CAS  Article  PubMed  Google Scholar 

  6. 6.

    Bavenholm PN, Kuhl J, Pigon J, Saha AK, Ruderman NB, Efendic S: Insulin resistance in type 2 diabetes: association with truncal obesity, impaired fitness, and atypical malonyl coenzyme A regulation. J Clin Endocrinol Metab. 2003, 88: 82-87. 10.1210/jc.2002-020330.

    CAS  Article  PubMed  Google Scholar 

  7. 7.

    Freedman DS, Williamson DF, Croft JB, Ballew C, Byers T: Relation of body fat distribution to ischemic heart disease. The National Health and Nutrition Examination Survey I (NHANES I) epidemiologic follow-up study. Am J Epidemiol. 1995, 142: 53-63.

    CAS  PubMed  Google Scholar 

  8. 8.

    Pi-Synyer FX: Comorbidities of overweight and obesity: current evidence and research issues. Med Sci Sports Exerc. 1999, Suppl 11: S602-608. 10.1097/00005768-199911001-00019.

    Article  Google Scholar 

  9. 9.

    Gohil BC, Resenblum LA, Coplan JD: Hypothalamic-pituitary-adrenal axis function and the metabolic syndrome X of obesity. CNS Spectrums. 2001, 6: 581-589.

    CAS  PubMed  Google Scholar 

  10. 10.

    Elmslie JL, Siverstone JT, Mann JI, Williams SM, Romans MD: Prevalence of overweight and obesity in bipolar patients. J Clin Psychiatry. 2000, 61: 179-184.

    CAS  Article  PubMed  Google Scholar 

  11. 11.

    Baptista T: Body weight gain induced by antipsychotic drugs: mechanisms and management. Acta Psychiatr Scand. 1999, 100: 3-16.

    CAS  Article  PubMed  Google Scholar 

  12. 12.

    Greenberg I, Chan S, Blackburn GL: Nonpharmacologic and pharmacologic management of weight gain. J Clin Psychiatry. 1999, 60 Suppl 21: 31-36.

    CAS  PubMed  Google Scholar 

  13. 13.

    Fontbonne A, Charles MA, Juhan-Vague I, Bard JM, Andre P, Isnard F, Cohen JM, Grandmottet P, Vague P, Safar ME, Eschwege E: The effect of metformin on the metabolic abnormalities associated with upper-body fat distribution. BIGPRO study group. Diabetes Care. 1996, 19: 920-926.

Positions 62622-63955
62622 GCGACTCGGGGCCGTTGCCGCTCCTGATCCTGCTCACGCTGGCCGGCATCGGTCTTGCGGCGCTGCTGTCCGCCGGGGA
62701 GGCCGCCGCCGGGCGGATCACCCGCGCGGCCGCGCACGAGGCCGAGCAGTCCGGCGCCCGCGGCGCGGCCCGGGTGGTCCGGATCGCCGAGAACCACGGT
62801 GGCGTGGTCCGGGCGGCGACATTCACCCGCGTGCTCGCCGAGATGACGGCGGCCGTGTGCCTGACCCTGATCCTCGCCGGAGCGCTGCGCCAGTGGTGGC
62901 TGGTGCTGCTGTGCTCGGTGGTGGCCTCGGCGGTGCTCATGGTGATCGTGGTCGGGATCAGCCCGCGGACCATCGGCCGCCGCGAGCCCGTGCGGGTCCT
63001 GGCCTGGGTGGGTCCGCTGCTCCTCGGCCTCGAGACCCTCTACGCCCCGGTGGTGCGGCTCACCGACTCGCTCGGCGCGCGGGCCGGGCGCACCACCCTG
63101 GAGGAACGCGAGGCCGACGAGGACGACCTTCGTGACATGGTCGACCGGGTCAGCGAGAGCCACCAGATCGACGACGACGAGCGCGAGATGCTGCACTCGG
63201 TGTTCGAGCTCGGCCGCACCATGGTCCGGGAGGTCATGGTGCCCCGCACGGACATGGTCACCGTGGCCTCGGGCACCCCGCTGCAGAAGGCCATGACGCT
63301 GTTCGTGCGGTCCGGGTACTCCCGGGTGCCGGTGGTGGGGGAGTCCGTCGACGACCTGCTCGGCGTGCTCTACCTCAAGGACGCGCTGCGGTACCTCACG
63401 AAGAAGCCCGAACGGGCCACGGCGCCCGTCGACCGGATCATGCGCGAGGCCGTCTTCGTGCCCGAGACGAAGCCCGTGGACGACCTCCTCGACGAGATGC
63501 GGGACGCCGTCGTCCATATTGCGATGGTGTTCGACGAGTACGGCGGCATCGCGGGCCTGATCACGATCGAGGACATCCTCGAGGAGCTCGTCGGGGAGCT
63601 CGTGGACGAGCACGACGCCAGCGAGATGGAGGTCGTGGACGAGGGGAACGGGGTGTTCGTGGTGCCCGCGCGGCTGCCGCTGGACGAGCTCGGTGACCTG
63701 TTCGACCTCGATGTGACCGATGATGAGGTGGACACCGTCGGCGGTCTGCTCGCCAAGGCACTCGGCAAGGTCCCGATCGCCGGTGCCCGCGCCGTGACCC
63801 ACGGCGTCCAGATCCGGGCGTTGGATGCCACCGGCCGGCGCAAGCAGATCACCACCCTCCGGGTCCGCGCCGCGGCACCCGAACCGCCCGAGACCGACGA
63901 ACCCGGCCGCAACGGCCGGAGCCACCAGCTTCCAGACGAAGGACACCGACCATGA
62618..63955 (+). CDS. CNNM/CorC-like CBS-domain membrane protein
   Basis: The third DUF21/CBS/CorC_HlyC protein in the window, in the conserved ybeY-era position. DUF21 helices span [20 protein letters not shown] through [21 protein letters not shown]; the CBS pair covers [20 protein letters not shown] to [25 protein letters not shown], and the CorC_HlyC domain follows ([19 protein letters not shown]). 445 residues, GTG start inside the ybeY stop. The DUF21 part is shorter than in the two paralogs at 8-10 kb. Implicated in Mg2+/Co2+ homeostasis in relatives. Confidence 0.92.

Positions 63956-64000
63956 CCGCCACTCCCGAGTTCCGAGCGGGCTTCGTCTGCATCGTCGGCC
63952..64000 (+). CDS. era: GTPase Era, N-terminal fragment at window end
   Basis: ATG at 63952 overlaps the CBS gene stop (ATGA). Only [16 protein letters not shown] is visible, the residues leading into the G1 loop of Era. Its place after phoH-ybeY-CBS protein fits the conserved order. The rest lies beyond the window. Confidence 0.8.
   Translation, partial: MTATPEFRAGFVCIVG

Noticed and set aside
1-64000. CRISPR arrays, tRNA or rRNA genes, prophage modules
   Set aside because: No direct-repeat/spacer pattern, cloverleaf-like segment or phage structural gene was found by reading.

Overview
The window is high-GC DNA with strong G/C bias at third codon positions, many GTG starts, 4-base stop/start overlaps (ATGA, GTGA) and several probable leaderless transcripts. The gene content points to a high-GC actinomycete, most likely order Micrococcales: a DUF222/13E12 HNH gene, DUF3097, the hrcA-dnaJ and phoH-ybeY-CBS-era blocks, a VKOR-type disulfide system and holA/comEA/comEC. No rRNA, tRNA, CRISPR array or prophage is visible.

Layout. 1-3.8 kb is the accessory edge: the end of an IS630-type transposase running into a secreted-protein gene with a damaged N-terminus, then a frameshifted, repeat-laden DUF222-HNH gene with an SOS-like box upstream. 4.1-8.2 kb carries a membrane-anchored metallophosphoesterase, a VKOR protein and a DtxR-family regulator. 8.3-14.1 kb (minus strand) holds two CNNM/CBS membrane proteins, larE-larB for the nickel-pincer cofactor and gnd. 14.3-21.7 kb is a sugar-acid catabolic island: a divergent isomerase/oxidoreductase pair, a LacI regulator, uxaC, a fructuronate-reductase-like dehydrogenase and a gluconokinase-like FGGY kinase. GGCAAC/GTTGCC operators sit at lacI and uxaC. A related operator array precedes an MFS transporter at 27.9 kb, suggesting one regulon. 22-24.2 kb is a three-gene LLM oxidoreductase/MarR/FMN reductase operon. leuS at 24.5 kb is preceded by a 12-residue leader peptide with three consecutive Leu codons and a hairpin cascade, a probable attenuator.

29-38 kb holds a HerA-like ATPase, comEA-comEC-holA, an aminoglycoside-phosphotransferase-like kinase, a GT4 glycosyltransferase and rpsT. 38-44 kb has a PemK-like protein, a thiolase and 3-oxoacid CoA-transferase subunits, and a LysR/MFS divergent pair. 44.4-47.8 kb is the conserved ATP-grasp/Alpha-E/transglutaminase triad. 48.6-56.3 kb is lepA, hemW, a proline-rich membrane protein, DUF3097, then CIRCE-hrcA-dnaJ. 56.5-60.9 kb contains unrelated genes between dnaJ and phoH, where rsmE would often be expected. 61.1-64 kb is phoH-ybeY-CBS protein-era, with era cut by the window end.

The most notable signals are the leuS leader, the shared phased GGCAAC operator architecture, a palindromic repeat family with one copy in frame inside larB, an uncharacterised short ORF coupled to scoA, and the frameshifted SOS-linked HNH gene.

CAS  Article  PubMed  Google Scholar 

  14. 14.

    Glueck CJ, Fontaine RN, Wang P, Subbiah MT, Weber K, Illig E, Streicher P, Sieve-Smith L, Tracy TM, Lang JE, McCullough P: Metformin reduces weight, centripetal obesity, insulin, leptin, and low-density lipoprotein cholesterol in nondiabetic, morbidly obese subjects with body mass index greater than 30. Metabolism. 2001, 50: 856-861. 10.1053/meta.2001.24192.

    CAS  Article  PubMed  Google Scholar 

  15. 15.

    Morrison JA, Cottingham EM, Barton BA: Metformin for weight loss in pediatric patients taking psychotropic drugs. Am J Psychiatry. 2002, 159: 655-657. 10.1176/appi.ajp.159.4.655.

    Article  PubMed  Google Scholar 

  16. 16.

    Erfurth A, Kuhn G: Topiramate monotherapy in the maintenance treatment of bipolar I disorder: effects on mood, weight and serum lipids. Neuropsychobiology. 2000, Suppl 1: 50-51. 10.1159/000054854.

    Article  Google Scholar 

  17. 17.

    Correa N, Opler LA, Kay SR, Birmaher B: Amantadine in the treatment of neuroendocrine side-effects of neuroleptics. J Clin Psychopharmacol. 1987, 7: 91-95.

    CAS  PubMed  Google Scholar 

  18. 18.

    Floris M, Lejeune J, Deberdt W: Effect of amantadine on weight gain during olanzapine treatment. European Neuropsychopharmacology. 2001, 11: 181-182. 10.1016/S0924-977X(01)00072-4.

    CAS  Article  PubMed  Google Scholar 

  19. 19.

    Sacchetti E, Guarneri L, Bravi D: H2 antagonist nizatidine may control olanzapine-associated weight gain in schizophrenic patients. Biol Psychiatry. 2000, 48: 167-168. 10.1016/S0006-3223(00)00872-6.

    CAS  Article  PubMed  Google Scholar 

  20. 20.

    Anghelescu I, Klawe C, Benkert O: Orlistat in the treatment of psychopharmacologically induced weight gain [letter]. J Clin Psychopharmacol. 2000, 20: 716-717. 10.1097/00004714-200012000-00029.

    CAS  Article  PubMed  Google Scholar 

  21. 21.

    Malhotra S, McElroy SL: Medical management of obesity associated with mental disorders. J Clin Psychiatry. 2002, 63 Suppl 4: 24-32.

    PubMed  Google Scholar 

  22. 22.